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    Warren Veteran joey&boo's Avatar
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    What MM said Sorry, I can't add much to that. Your rabbits sound fun. I'm not too sure how effective neutralising in houses is (but I guess we should try). Boo is not a humpy bunny but she got very humpy on just carrying the buns into what was her usual space. Yes I'd definitely leave them as long as poss in the neutral space to cement their bond . Good luck & keep posting

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    Warren Veteran daphnephoebe's Avatar
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    I'd definitely bond somewhere that is as neutral as possible. A kitchen or bathroom (I like using the bathroom) is easy to neutralise before a bond and I usually find them to be the perfect size.

    In terms of them being territorial with everything else - personally I think if they are well bonded before having access to the larger territory they should be fine. The most you may get is a little humping or fur pulling to real quick figure it out but I can't imagine it would be anything too serious so long as you don't rush them.

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    Mama Doe
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    If they are bonded elsewhere, I would then rearrange as much as possible in the communal (eg garden) areas, and put a lot of other suitable objects there eg new tunnels, large pots, boxes, bales of hay - anything that will confuse the existing bunnies and give the newbies an equal chance. Maybe reduce the area at first by a series of puppy panels.

    If you want to make everything smell more 'neutral', maybe let the weather do most of it (ie hope for lots of rain while they are away) and you could try spraying a weak liquid soap over everything (including grass and plants). It won't harm the plants (as long as it's not done in bright sun when it could cause scorching) and may get rid of a few greenfly.

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    Warren Scout
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    Hi M, you're going to get another one then yay! I can't really add to the above, MM and others are far more experienced than me, but let me know if you want any bonding vibes or to talk it through. Its a funny thing this rubbing along versus properly bonded. I thought Lucy had properly bonded into the quad, but then it all fell down, and now seeing her with Dave, I can see the difference. You know your bunnies well, you'll be fine. Xx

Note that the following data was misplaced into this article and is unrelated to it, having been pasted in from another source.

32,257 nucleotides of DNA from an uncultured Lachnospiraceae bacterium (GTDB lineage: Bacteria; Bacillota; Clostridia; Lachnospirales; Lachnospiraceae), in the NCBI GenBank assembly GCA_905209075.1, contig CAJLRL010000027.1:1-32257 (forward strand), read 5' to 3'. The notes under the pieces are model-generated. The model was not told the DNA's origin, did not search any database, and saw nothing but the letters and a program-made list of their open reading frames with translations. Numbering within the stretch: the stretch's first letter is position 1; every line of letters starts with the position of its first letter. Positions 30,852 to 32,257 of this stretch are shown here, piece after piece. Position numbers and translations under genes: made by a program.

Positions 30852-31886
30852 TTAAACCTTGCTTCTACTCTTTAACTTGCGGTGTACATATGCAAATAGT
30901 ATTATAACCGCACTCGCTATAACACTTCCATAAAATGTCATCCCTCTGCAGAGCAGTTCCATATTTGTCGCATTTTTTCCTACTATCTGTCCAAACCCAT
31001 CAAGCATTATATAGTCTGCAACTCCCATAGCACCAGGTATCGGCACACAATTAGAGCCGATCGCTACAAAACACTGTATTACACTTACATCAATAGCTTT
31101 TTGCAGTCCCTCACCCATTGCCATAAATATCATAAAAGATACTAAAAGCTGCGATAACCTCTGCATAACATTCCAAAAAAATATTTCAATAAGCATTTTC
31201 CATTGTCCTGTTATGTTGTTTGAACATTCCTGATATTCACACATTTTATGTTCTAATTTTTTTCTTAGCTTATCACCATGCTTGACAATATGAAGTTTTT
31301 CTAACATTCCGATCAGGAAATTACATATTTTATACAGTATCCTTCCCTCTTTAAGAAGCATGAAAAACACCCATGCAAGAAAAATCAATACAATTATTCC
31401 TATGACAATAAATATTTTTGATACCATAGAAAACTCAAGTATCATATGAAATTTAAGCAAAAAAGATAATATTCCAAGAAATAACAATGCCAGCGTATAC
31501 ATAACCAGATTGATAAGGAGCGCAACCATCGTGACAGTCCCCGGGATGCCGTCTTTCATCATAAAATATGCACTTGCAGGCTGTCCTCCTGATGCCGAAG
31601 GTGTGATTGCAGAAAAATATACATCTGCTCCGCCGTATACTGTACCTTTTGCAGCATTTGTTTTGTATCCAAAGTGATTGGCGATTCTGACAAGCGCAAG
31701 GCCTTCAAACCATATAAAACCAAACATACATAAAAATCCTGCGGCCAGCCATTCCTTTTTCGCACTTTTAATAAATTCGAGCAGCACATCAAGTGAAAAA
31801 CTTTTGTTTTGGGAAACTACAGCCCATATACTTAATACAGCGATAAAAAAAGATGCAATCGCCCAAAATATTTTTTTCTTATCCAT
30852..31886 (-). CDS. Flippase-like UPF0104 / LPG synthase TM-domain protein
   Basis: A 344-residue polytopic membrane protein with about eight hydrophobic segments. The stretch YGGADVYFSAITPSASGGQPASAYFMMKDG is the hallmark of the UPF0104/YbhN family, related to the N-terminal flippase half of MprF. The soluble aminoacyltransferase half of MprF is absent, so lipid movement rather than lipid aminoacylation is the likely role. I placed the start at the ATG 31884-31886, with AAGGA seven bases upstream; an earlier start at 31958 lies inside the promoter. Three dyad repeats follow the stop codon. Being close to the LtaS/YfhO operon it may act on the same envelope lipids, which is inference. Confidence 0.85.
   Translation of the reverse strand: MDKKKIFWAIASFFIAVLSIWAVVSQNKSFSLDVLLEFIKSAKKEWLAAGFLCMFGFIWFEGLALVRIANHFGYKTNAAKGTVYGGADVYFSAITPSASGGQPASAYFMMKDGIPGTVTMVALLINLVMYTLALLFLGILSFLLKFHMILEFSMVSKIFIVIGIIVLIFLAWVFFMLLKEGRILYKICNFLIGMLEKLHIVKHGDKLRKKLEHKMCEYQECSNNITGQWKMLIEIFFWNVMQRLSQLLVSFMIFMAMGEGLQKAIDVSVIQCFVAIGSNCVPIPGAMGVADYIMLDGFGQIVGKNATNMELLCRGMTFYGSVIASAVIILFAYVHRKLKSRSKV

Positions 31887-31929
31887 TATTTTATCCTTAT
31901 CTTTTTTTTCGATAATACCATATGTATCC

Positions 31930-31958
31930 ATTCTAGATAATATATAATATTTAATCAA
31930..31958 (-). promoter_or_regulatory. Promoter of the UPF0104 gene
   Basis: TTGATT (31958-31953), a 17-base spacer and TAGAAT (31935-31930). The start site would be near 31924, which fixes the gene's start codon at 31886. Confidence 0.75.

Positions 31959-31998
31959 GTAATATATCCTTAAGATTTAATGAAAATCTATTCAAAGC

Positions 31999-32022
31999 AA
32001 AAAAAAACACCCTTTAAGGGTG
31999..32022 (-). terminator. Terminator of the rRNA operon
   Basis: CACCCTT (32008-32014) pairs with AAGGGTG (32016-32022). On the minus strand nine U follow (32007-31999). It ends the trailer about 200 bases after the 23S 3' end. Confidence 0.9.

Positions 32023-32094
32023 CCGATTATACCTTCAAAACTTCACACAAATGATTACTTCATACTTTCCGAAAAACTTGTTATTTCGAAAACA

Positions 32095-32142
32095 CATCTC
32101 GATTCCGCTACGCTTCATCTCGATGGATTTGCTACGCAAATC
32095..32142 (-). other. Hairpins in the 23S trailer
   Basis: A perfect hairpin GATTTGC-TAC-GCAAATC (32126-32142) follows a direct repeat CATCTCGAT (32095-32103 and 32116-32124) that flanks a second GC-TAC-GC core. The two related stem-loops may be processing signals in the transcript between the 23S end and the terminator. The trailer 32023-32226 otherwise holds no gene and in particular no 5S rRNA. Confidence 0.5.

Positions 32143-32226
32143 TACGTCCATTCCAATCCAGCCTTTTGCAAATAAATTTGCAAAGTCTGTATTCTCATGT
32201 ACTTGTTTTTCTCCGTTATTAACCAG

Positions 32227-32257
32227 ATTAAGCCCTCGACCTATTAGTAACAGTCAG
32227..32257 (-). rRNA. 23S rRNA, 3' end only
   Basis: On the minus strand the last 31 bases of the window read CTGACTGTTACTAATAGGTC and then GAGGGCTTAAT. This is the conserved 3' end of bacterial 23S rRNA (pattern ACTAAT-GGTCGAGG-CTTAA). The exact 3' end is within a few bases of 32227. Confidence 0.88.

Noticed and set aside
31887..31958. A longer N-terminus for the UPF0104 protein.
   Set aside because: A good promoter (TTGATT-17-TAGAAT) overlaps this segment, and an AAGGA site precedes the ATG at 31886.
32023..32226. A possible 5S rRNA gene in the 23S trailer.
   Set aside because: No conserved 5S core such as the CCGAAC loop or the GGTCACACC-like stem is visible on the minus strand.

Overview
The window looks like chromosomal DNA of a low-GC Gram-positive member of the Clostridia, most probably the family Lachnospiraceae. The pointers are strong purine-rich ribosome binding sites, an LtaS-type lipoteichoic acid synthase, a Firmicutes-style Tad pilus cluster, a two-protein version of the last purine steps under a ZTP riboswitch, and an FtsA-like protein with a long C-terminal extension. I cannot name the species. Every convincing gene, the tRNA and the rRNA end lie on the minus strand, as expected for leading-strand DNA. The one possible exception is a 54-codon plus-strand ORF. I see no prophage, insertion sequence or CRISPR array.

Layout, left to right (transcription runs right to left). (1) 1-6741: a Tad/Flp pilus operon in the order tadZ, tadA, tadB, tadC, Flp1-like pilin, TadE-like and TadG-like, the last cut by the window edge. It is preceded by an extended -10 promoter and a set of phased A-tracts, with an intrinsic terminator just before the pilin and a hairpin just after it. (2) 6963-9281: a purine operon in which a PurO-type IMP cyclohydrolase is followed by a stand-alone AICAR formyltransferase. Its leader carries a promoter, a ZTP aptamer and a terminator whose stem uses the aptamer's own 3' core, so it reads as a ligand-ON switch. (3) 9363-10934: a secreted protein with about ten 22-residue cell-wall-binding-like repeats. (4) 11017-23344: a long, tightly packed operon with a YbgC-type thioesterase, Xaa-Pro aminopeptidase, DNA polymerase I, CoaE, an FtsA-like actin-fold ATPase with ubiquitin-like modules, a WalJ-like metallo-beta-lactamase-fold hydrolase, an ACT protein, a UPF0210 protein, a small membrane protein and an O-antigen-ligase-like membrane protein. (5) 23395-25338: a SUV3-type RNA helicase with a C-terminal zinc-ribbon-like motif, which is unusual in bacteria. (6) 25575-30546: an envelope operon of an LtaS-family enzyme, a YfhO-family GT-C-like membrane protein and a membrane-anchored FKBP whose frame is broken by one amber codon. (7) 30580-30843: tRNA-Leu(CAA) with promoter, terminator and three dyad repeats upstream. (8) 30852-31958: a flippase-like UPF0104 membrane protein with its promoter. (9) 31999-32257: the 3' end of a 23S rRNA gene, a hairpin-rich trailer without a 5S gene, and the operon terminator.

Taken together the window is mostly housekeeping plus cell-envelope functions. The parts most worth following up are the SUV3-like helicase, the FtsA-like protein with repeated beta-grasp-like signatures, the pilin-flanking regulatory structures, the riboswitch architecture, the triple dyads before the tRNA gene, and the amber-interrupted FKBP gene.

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    Warren Scout Squishies's Avatar
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    Thanks for all the encouraging advice, everyone - this makes me feel much more confident that (although it maybe tricky and take time!) it should not be impossible with enough thought and patience...!

    I like the hay bale distraction idea, too - my two will not be able to resist jumping up on the bales, for sure...
    [funnily enough, I already do the old 'spray with weak fairy liquid' trick on the roses for the darn aphids, so I guess that can't hurt to try either!]

    ...J&B, yes, they are a lot of fun if also a bit naughty! Smart though; they will even come and find me in another room in the house to tell me they want to go back to bed/back out to the aviary when they're 'done' of an evening, and will then go and sit by the french doors ready for me to open them to walk them back up the garden to bed.

    I will keep you all posted/report back as and when I take the first steps!

    Mx

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    Wise Old Thumper MightyMax's Avatar
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    Quote Originally Posted by Squishies View Post
    Thanks for all the encouraging advice, everyone - this makes me feel much more confident that (although it maybe tricky and take time!) it should not be impossible with enough thought and patience...!

    I like the hay bale distraction idea, too - my two will not be able to resist jumping up on the bales, for sure...
    [funnily enough, I already do the old 'spray with weak fairy liquid' trick on the roses for the darn aphids, so I guess that can't hurt to try either!]

    ...J&B, yes, they are a lot of fun if also a bit naughty! Smart though; they will even come and find me in another room in the house to tell me they want to go back to bed/back out to the aviary when they're 'done' of an evening, and will then go and sit by the french doors ready for me to open them to walk them back up the garden to bed.

    I will keep you all posted/report back as and when I take the first steps!

    Mx

    Looking back here ....... How are you Squishies??